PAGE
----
2020-05-11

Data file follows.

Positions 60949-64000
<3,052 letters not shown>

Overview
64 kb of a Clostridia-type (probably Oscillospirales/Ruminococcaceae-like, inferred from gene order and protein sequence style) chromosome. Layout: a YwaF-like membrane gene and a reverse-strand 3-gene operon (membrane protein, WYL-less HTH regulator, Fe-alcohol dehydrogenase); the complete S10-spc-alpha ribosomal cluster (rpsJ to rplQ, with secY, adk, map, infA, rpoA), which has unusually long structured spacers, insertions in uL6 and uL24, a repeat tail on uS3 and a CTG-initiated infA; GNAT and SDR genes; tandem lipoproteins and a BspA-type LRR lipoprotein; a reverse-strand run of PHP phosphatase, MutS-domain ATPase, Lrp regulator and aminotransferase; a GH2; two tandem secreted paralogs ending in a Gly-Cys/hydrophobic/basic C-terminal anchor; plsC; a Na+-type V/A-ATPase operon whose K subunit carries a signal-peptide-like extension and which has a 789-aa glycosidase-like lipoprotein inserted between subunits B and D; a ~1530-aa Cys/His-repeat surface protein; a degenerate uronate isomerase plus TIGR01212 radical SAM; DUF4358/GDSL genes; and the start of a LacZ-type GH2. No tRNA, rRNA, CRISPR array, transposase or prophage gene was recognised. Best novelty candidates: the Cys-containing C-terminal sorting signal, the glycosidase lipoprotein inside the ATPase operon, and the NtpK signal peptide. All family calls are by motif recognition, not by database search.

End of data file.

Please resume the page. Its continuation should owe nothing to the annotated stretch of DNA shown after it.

Obtaining the best possible chance over beating the house can be simple yet risky. Betting systems have been put in place for decades, however common negative progression methods may just be the best way to increase your odds to win. All negative progression methods are strategies that are typically designed under all of the same guidelines. Simply put, all have the player increase their wagers after a hand is lost. Some negative progression methods such as 'Martingale', 'D'Alembert' and the 'Fibonacci' all have such similarities. However, choosing which one works best all depends on the player and their bank roll. For instance, the Martingale has the player not only increase but doubles their bets after every loss. This usually equates to players needing a pretty big sum of money in order to use this strategy appropriately. Unlike the Martingale, the Fibonacci uses a similar method but doesn't double the bet after the first loss. It actually has the player follow an interesting mathematical sequence (1, 1, 2, 3, 5, 8, 13, 21, 34, 55, 89, 144). For example, if you bet $20 the first bet your following bets would look like this, (20$, $20, $40, $60, $100, $160) etc. All that is happening here is you're multiplying the first initial bet by each number in the sequence stated in order. Negative progression relies on the fact that after generating a loss, a win in theory should have a higher chance of happening. This progressive tendency makes the Martingale have an edge while on a losing streak. The higher a losing streak becomes allows the chances of a win soon to come. It is this 'factual assumption' that can make this way of betting dangerous. All-though math dictates after losing a hand should increase your chance to win the next is true, players assume this advantage and can turn a player bankrupt. Is gambling this way worth it in the long run some players may wonder? It just depends on how lucky you truly are. Of course, negative progression has some sort of fact bearing evidence behind it that points to being a relatively wise way to gamble. But players all around the world have seen detrimental losses gambling like this. Just because you flip a coin ten times doesn't make it impossible to land tails all ten times. If a player decides that this way of betting is how they want to play, finding what betting strategy best suites them is important. Gamblers should be aware of the possibility of landing a losing streak, and incorporate that into deciding if negative progression is really the right way to play.